I'm closing the loop on the CODI 2005
blogosphere by noting that I am apparently the canonical Dynixland example of a Free Culture
geek who solves problems because he's got an itch to scratch and shares the solutions because it's asinine to do otherwise:
If there's one thing the open-source movement has taught us, it's that innovative ideas, true competitive levers, often aren't found at businesses. Nowadays, they hide in new places: nonprofit or nongovernmental organizations, end-users with an "itch," social networks of folks with common interests, and sometimes a creative individual like a Ted Nelson or a Linus Torvalds. Or Ben Ostrowsky.
(emphasis and links mine)
In an extremely humble way, I insist that the Linus Torvalds comparison is much more apt, because while he does good work, it's really the community
of users -- and I want to emphasize the term community -- who make Free Culture work. If you've read Grapevine: The New Art of Word-Of-Mouth Marketing
(and if you haven't, perhaps your library will have a copy that you can borrow), you know that it's people like you who make the real difference.
I can invent a barcode generator that prints PDFs for cheap Avery labels
, but it's the users like you
who tell school librarians that it's a great way to save money (especially if you cover your labels with library tape anyway).
I can write an article on anonymous library cards
and share it freely with a Creative Commons
license, but it's up to you to share the ideas with others and implement it yourselves.
So what's the next big thing that we can all do together? I'd like to see us encourage RFID vendors to establish an open standard
for library RFID tags. Oh, sure, there are ISO specifications for how to transmit data over RFID, but (this may shock you; it shocked me) there is no standard for which bytes represent an item barcode
, or anything else about the format of the data being transmitted.
One vendor may encode the library barcode as a hexadecimal integer; another may use plain ASCII, one byte per digit. One vendor may put the barcode at the beginning of the data, another may put it at the end, and a third vendor might encrypt it. How would you like it if a third of your books arrived at the cataloger's desk with the table of contents on page 37 and some vendors put the Cataloging-In-Publication data in pig-Latin just to compete with other book jobbers?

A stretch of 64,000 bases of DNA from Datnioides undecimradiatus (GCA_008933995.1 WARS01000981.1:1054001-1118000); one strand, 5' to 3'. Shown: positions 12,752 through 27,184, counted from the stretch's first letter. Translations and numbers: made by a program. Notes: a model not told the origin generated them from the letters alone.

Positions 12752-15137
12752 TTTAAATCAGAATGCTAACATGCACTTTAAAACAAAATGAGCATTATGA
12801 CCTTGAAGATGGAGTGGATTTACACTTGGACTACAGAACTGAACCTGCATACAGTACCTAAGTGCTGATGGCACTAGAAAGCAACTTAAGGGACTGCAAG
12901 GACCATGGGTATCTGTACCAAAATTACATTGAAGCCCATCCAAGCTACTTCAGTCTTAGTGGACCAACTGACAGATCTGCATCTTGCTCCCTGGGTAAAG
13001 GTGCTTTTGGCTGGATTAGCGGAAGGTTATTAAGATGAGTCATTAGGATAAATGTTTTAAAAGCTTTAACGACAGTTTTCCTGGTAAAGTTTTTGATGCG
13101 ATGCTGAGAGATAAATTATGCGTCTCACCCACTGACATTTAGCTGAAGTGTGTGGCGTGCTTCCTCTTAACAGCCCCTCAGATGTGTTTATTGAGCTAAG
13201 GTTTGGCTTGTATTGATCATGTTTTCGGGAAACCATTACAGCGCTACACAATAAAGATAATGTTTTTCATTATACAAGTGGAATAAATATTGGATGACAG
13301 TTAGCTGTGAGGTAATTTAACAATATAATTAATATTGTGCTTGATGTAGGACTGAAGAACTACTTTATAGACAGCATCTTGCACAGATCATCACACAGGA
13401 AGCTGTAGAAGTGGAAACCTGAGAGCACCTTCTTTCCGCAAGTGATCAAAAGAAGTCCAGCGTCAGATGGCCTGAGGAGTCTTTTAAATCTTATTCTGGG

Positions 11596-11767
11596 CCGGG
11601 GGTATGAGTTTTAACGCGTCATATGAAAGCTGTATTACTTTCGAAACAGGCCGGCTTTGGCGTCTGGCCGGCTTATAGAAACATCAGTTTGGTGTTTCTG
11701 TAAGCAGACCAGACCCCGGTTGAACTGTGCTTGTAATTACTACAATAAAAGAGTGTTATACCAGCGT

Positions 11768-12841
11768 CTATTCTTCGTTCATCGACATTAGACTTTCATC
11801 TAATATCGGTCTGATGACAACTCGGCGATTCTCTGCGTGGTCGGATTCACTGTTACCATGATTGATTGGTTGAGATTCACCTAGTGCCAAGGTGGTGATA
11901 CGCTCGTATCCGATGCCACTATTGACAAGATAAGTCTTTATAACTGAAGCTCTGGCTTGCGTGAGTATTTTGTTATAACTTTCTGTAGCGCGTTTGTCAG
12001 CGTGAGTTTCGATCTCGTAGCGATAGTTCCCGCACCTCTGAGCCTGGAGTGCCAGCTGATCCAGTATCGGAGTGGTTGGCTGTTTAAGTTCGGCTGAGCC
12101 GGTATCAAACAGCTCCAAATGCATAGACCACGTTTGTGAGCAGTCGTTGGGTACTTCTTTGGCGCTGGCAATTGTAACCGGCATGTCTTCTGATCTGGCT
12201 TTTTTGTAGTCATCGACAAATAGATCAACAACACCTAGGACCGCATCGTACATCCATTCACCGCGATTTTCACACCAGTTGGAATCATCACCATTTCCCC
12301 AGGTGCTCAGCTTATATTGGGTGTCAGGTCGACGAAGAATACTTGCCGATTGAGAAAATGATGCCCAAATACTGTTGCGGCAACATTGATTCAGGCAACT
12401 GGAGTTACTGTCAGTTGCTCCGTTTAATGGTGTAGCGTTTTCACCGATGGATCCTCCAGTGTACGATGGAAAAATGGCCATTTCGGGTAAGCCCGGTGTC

Or here's an idea that could be done pretty easily -- if you know enough about podcasting to be dangerous, and you have users who would like to create their own podcasts, why not create a community broadcasting room? All you need is a small study room with a computer, a decent microphone, and a pop filter.
There's already a great Free Software audio editor (the aural equivalent of a word processor or a photo editor) called Audacity
that will let your users clean up the sound if they choose to, and if you know enough to help them podcast, you'll be leading your community's techies onto the bleeding edge of Free Culture.
Bottom line: although I'm flattered to be compared to Linus Torvalds, it's my fellow librarians who ought to be more flattered. Linux users have rewritten the rules of information technology simply by telling others when they've found something good, and helping each other when things aren't that good.
At the risk of stealing material from Christ, I encourage you to go and do the same.
If you don't have a blog, get one
and get comfortable with it. Join a mailing list and ask questions. If you see a question you can answer, do it. It is so
not about me. It's about you.
Forward this to your colleagues. Keep building strong communities of library people who care about each other. It's what we humans do best.